Recent Developments in India-Kenya Relations

Recent developments in India-Kenya relations have focused on enhancing cooperation in various sectors, including defense, trade, agriculture, and healthcare.

  • India announced a $250 million line of credit to Kenya for modernizing its agricultural sector.
  • The two nations signed five memoranda of understanding to enhance cooperation in defense, trade, energy, digital public infrastructure, and healthcare.
  • India and Kenya agreed to step up maritime security cooperation, a move seen as a response to China’s growing influence in the Indian Ocean region.
  • India and Kenya have decided to increase counter-terror cooperation and enhance information sharing related to maritime security in the Indian Ocean Region.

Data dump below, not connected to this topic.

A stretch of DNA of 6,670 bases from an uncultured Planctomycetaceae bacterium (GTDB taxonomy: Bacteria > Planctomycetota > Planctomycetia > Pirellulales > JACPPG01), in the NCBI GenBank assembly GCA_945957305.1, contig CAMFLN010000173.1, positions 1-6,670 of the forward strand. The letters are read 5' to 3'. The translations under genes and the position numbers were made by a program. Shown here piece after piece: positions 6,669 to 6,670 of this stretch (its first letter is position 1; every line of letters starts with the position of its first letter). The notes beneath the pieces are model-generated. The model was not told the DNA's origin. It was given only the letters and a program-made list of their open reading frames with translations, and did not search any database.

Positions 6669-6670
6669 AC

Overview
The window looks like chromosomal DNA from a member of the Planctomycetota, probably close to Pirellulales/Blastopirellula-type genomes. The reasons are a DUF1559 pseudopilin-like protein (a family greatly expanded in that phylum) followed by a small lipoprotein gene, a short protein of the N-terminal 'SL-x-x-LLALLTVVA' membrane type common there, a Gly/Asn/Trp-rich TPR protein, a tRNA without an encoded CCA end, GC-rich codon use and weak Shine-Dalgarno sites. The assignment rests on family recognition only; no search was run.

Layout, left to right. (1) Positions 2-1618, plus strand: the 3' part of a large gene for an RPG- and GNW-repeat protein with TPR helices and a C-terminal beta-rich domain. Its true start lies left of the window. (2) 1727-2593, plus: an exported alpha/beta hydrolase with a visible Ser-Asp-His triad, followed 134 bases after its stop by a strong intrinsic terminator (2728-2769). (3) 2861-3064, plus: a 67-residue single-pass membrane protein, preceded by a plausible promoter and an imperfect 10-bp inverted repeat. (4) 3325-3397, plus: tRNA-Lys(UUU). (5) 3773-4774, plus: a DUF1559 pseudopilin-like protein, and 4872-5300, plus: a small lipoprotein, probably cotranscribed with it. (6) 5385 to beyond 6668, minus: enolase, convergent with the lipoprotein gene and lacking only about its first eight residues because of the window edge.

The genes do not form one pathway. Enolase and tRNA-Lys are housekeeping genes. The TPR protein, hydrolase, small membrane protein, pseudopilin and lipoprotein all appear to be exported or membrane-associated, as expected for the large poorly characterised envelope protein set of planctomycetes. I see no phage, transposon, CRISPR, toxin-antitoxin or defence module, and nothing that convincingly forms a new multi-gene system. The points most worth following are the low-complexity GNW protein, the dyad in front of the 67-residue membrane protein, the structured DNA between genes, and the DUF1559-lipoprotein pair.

India-Kenya Relations in the Context of Global Forums

India and Kenya actively cooperate in various global forums, including the United Nations, Non-Aligned Movement, Commonwealth of Nations, G-77, G-15, and the Indian Ocean Rim Association for Regional Cooperation. Their collaboration in these forums helps address common challenges and promote shared interests.

Conclusion

India-Kenya relations have a strong foundation based on historical ties, shared values, and mutual interests. The recent developments in their bilateral relations, including the signing of MoUs and the announcement of a $250 million line of credit, demonstrate their commitment to further strengthening their partnership. By addressing the challenges and leveraging the opportunities, India and Kenya can continue to deepen their cooperation and contribute to regional stability and prosperity.